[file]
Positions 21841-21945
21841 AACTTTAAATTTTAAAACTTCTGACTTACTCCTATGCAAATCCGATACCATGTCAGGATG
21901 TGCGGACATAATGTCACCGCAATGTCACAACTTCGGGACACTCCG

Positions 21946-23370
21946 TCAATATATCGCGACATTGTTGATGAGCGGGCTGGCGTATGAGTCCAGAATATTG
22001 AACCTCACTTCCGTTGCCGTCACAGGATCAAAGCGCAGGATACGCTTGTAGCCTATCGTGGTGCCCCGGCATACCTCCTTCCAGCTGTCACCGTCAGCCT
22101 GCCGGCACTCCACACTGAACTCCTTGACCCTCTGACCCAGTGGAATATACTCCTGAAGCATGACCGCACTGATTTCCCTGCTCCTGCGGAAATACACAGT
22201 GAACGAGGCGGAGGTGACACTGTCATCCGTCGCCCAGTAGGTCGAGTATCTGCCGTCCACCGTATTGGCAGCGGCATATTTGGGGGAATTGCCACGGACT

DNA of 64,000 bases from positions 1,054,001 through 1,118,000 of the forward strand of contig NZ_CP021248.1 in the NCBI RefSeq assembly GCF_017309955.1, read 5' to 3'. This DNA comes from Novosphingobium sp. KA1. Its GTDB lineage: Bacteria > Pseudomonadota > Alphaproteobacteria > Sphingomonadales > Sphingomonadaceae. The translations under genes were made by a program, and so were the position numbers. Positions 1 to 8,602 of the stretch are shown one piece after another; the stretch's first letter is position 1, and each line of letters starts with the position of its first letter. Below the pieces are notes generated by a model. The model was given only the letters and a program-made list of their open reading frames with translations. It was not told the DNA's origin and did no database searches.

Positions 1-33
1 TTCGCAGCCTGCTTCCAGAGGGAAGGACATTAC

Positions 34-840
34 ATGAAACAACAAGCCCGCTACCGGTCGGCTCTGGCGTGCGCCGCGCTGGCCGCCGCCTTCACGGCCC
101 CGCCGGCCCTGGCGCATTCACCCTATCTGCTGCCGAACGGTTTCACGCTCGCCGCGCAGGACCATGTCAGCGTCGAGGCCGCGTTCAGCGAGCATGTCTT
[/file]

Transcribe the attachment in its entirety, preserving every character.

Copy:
Positions 21841-21945
21841 AACTTTAAATTTTAAAACTTCTGACTTACTCCTATGCAAATCCGATACCATGTCAGGATG
21901 TGCGGACATAATGTCACCGCAATGTCACAACTTCGGGACACTCCG

Positions 21946-23370
21946 TCAATATATCGCGACATTGTTGATGAGCGGGCTGGCGTATGAGTCCAGAATATTG
22001 AACCTCACTTCCGTTGCCGTCACAGGATCAAAGCGCAGGATACGCTTGTAGCCTATCGTGGTGCCCCGGCATACCTCCTTCCAGCTGTCACCGTCAGCCT
22101 GCCGGCACTCCACACTGAACTCCTTGACCCTCTGACCCAGTGGAATATACTCCTGAAGCATGACCGCACTGATTTCCCTGCTCCTGCGGAAATACACAGT
22201 GAACGAGGCGGAGGTGACACTGTCATCCGTCGCCCAGTAGGTCGAGTATCTGCCGTCCACCGTATTGGCAGCGGCATATTTGGGGGAATTGCCACGGACT

DNA of 64,000 bases from positions 1,054,001 through 1,118,000 of the forward strand of contig NZ_CP021248.1 in the NCBI RefSeq assembly GCF_017309955.1, read 5' to 3'. This DNA comes from Novosphingobium sp. KA1. Its GTDB lineage: Bacteria > Pseudomonadota > Alphaproteobacteria > Sphingomonadales > Sphingomonadaceae. The translations under genes were made by a program, and so were the position numbers. Positions 1 to 8,602 of the stretch are shown one piece after another; the stretch's first letter is position 1, and each line of letters starts with the position of its first letter. Below the pieces are notes generated by a model. The model was given only the letters and a program-made list of their open reading frames with translations. It was not told the DNA's origin and did no database searches.

Positions 1-33
1 TTCGCAGCCTGCTTCCAGAGGGAAGGACATTAC

Positions 34-840
34 ATGAAACAACAAGCCCGCTACCGGTCGGCTCTGGCGTGCGCCGCGCTGGCCGCCGCCTTCACGGCCC
101 CGCCGGCCCTGGCGCATTCACCCTATCTGCTGCCGAACGGTTTCACGCTCGCCGCGCAGGACCATGTCAGCGTCGAGGCCGCGTTCAGCGAGCATGTCTT